Koons, whose one-liners look more vapid and 

contrived each time we see them. She shows 

mediocre work by first-rate artists like 

Martin Puryear. Puryear lived almost 15 

years in Chicago--couldn't the MCA get 

something better from him? "In the Shadow 

of Storms" is an appalling show.


The temporary exhibition, called 

"Negotiating Rapture: The Power of Art to 

Transform Lives," is said to explore "the 

ways in which certain artists have 

attempted to work past the limits of their 

human condition, toward an experience akin 

to religious ecstasy." Organized by Richard 

Francis, the MCA's chief curator, it 

contains work by Francis Bacon, Joseph 

Beuys, Anselm Kiefer, Agnes Martin, Barnett 

Newman and others; several religious 

objects; and some Old Master paintings and 

prints.


"Negotiating Rapture" doesn't make much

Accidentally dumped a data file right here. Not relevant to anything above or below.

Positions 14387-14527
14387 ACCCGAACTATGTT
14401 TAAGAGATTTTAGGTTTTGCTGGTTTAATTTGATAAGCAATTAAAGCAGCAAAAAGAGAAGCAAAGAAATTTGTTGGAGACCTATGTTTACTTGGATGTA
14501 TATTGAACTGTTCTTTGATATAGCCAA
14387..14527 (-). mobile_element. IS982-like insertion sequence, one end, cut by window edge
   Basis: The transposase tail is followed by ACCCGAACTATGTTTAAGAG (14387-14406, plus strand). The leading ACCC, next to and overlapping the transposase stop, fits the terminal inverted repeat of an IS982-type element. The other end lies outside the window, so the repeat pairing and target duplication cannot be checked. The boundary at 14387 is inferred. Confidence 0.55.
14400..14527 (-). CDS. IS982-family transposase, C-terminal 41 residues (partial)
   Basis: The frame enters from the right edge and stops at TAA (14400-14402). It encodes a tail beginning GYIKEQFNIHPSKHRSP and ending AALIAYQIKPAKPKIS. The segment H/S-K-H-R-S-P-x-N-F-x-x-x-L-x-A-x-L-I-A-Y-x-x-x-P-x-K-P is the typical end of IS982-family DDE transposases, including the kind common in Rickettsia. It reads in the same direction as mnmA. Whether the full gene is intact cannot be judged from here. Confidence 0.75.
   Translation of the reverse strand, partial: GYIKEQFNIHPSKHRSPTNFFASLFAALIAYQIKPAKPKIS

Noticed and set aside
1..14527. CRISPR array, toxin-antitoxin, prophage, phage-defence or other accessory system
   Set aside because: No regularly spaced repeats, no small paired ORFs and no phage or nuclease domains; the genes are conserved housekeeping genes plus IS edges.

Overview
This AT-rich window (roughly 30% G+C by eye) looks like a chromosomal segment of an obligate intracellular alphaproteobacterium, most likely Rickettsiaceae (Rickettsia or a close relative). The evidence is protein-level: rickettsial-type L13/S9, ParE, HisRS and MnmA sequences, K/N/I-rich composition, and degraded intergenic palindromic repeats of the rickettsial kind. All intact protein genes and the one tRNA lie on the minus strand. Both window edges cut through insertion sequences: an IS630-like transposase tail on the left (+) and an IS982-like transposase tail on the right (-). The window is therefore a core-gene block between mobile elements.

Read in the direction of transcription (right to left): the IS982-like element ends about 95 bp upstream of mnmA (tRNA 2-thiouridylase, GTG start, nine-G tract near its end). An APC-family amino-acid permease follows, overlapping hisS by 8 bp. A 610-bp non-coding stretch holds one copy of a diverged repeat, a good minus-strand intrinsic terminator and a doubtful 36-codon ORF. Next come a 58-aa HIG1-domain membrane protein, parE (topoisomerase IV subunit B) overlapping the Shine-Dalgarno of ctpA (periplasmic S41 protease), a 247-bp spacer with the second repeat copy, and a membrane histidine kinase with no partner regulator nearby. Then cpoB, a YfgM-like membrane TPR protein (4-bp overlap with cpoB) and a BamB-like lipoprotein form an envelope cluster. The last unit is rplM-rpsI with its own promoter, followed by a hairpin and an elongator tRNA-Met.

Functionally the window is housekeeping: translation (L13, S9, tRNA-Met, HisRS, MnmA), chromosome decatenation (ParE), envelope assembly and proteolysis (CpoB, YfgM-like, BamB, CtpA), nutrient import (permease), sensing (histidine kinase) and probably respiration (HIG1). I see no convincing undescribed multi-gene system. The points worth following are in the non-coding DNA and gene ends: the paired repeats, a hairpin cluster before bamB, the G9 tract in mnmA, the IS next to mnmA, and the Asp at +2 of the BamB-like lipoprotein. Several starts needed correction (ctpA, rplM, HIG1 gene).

more sense as a themed show than "In the 

Shadow of Storms," but at least there's 

much first-rate work here--the Agnes Martin 

especially--so we have that consolation. 

The temporary galleries are hard to find as 

they are situated unobtrusively between the 

second-floor entrance lobby and the 

restaurant.


ART MARRIES VODKA

How do art dealers spend the summer? 

Straightening up the back room? Watching 

paint dry? Waiting for better times? Not in 

Chicago! During July and August, Absolut 

Vodka and more than 20 member galleries of 

the Chicago Art Dealers Association (CADA) 

teamed up to sponsor Absolut Vision 

Chicago, a series of six gallery nights and 

lectures featuring art from Europe, Latin 

America, Japan and the US. The promotion 

was advertised nationally and locally. The 

dealers issued a four-color catalogue.


Roberta Lieberman, director of the 

Zolla/Lieberman Gallery, proposed the 

promotion to Absolut Vodka, which has a 

long history of support for the visual 

arts. Absolut is known for its commitment 

to well-known artists, but it also supports 

many at mid-career.


Frank Paluch, CADA President and Director 

of Perimeter Gallery, explained that